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Small Green Roofs: Low-Tech Options for Greener Livingby Edmund C Snodgrass
Synopses & Reviews
Until now, the green roof movement has been limited to large-scale, professional endeavors and public buildings. But homeowners everywhere are catching onto the benefits of a green roof — water conservation, energy savings, and storm water management. In Small Green Roofs authors Dunnett, Gedge, Little, and Snodgrass profile ordinary homeowners who scaled green roofs down to the domestic level.
Small Green Roofs is the first book to focus on small-scale and domestic green roofs. More than forty profiles of small and domestic-scale projects of all shapes and sizes include green roofs on sheds, garden offices, studios, garages, houses, bicycle sheds, and other small structures, as well as several community projects. For each project, details are given for design, construction, and installation, as well as how-to tips on how the roof was planted and cared for.
For readers looking for inspiration when hiring a contractor or taking the adventurous step of building their own, Small Green Roofs provides the knowledge and encouragement to make it possible.
"Whether in the urban jungle or a pastoral countryside, a hard rooftop presents an opportunity to improve drainage, increase biodiversity, and create microhabitats. With 40 small-scale examples of green roofs, from sheds to houses, this informative manual will inspire and inform. The authors, hailing from the U.S. and U.K., bring together a wealth of professional, academic, and personal experience in living roofs. This lavishly illustrated book reviews the basics of design and installation — building structure, weight of the roof, drainage, growing medium, irrigation, and plants — with the bulk of the pages devoted to real-life examples. The projects include a garden shed that was beautified by Dunnett with a variety of flowering plants, a city rooftop retreat, and a commercial-scale organic farm in New York City. Structures from the U.K., New Zealand, and a host of locations within the U.S. demonstrate that green roofing is a flexible technology that can be applied to a range of climates and serve many purposes. For homeowners, landscape architects, and engineers, this is a great overview of projects that won't break the bank. (May)" Publishers Weekly Copyright PWxyz, LLC. All rights reserved.
Book News Annotation:
This colorful guide to building small scale living roofs provides practical instruction for creating ecologically friendly coverings for sheds, garages and accessory buildings with grasses, moss, lichens and other growing plants. Sections cover the structural requirements for building green roofs and retrofitting existing structures, types of plants and planting strategies and encouraging biodiversity. The bulk of the volume showcases finished small scale green roof projects form the UK and the United States in numerous color photographs. An appendix supplies a plant directory, list of green roof resources, and brief bibliography. Dunnett is a professor of urban horticulture at the University of Sheffield, Gedge is the founder of livingroofs.org, an independent living roof association, and Little is a partner in The Grass Roof Company. Snodgrass (The Green Roof Manual) founded the first green roof company in the US. Annotation ©2011 Book News, Inc., Portland, OR (booknews.com)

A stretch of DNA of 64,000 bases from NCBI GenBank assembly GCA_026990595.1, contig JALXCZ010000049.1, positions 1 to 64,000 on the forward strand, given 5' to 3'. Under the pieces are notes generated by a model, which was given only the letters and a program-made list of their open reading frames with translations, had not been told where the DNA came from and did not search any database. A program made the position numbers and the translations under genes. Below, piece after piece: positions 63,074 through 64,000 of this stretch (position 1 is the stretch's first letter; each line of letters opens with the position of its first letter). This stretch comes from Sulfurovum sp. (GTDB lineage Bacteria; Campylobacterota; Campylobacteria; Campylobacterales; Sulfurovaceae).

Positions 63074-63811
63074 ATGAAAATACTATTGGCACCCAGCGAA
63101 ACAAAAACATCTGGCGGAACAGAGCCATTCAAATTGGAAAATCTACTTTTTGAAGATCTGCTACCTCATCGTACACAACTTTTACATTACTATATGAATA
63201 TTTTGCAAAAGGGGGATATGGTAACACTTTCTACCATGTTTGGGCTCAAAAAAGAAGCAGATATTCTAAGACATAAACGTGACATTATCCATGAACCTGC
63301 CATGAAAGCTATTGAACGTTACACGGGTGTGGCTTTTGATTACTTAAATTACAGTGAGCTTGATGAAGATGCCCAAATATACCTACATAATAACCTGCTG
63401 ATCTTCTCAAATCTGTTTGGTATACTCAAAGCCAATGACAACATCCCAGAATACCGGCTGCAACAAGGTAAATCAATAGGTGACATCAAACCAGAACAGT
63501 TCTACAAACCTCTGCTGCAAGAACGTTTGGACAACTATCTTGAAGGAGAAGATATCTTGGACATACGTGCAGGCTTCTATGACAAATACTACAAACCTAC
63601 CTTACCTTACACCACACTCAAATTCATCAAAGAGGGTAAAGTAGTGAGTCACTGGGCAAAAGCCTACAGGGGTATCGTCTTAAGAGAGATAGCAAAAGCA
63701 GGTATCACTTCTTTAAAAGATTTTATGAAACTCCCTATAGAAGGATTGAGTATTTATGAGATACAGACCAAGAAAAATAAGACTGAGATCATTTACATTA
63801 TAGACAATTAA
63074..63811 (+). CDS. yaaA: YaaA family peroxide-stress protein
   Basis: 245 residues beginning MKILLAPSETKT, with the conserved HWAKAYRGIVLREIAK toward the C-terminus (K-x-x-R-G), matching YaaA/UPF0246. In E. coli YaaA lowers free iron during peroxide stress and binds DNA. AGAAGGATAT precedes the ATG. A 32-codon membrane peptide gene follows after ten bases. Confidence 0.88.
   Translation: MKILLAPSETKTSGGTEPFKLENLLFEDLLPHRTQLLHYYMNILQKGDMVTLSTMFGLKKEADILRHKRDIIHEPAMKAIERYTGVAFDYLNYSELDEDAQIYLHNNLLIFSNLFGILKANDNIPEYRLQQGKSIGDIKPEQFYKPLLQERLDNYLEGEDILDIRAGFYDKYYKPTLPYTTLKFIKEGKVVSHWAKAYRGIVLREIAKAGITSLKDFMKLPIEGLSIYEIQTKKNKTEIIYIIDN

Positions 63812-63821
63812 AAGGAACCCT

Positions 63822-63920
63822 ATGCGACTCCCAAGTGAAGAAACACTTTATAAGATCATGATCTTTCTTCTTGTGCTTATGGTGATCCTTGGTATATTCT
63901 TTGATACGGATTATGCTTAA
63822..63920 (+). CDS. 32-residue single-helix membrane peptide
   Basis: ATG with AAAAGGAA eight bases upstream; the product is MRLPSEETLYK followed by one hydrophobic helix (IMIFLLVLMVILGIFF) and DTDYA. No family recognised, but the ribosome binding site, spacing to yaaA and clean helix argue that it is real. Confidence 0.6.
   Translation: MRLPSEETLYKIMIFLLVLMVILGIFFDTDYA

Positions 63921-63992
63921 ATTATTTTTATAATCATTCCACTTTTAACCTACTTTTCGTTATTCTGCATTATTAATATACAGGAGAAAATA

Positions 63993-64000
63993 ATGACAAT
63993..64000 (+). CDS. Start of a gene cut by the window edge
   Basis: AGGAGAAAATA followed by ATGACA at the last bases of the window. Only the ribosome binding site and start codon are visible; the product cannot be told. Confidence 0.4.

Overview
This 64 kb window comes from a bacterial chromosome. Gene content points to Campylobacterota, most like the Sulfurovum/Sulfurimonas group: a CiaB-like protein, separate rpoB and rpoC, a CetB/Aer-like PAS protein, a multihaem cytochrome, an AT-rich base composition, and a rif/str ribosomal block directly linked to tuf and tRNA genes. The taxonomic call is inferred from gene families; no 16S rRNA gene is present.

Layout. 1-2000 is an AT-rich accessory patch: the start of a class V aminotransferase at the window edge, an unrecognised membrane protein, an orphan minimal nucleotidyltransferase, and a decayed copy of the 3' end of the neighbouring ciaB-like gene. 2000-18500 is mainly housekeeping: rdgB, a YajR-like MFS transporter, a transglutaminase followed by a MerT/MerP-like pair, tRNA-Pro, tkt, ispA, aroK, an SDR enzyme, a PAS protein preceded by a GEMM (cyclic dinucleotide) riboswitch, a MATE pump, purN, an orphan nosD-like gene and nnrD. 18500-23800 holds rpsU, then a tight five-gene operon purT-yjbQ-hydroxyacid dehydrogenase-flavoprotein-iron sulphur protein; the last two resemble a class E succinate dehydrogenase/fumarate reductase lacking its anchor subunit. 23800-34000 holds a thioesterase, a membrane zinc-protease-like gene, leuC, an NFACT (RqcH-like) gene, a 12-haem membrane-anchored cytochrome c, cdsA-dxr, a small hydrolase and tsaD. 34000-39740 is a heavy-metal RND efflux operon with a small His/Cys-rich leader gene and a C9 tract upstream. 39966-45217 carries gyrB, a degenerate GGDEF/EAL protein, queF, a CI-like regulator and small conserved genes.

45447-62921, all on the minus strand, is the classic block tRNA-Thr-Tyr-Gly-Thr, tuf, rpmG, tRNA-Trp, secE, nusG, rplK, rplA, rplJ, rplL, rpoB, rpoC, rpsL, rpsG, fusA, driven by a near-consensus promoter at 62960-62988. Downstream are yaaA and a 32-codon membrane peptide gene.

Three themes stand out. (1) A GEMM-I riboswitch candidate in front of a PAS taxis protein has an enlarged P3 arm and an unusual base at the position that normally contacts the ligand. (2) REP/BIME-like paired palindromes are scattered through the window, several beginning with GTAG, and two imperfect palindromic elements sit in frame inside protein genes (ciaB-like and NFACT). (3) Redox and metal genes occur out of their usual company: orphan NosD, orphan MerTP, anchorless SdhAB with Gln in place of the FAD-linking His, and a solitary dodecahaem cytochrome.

About the Author
Nigel Dunnett is a Reader in Urban Horticulture in the landscape department at the University of Sheffield, where he has developed innovative research programs on naturalistic and ecologically informed planting for gardens and public landscapes. He is director of The Green Roof Centre, Sheffield, and acts widely as a consultant on green roof design and planting, and sustainable garden and landscape design in general.
He writes regularly for landscape and garden publications, including Gardens Illustrated and The Garden. With Noël Kingsbury he wrote Planting Green Roofs and Living Walls; with Andy Clayden, Rain Gardens: Managing Water Sustainably in the Garden and Designed Landscape.
Dusty Gedge is a green roof campaigner and founder of livingroofs.org, an independent green roofs association that promotes vegetated roof structures in urban and rural areas. With a background in community theatre, he is passionate about nature conservation and birdwatching.
A frequent television and conference presenter on green roofs and biodiversity, he is particularly interested in teaching amateurs how to make green roofs. In 2004 he was awarded the Andrew Lees Memorial Award at the annual British Environment and Media Awards. He is currently president of the European Federation of Green Roof Associations.
John Little is a partner in The Grass Roof Company, an award-winning, eco-friendly landscape design and management company that designs and builds green-roof buildings, designs and maintains school grounds and undertakes grounds maintenance work on behalf of local authorities. He has developed a broad reputation for his innovative green-roofed small buildings for schools, gardens and community use. His turf-roofed house won Daily Telegraph self-build house of the year in 1996.
Edmund C. Snodgrass started the first green roof nursery in the United States and has collaborated on green roof research with colleges and universities. A fifth-generation farmer and nurseryman, he is owner and president of Emory Knoll Farms Inc. and Green Roof Plants in Street, Maryland, specializing in plants and horticultural consulting for green roofs.
He is coauthor, with Linda McIntyre, of The Green Roof Manual: A Professional Guide to Design, Installation, and Maintenance. He also wrote, with his wife, Lucie Snodgrass, Green Roof Plants: A Resource and Planting Guide.
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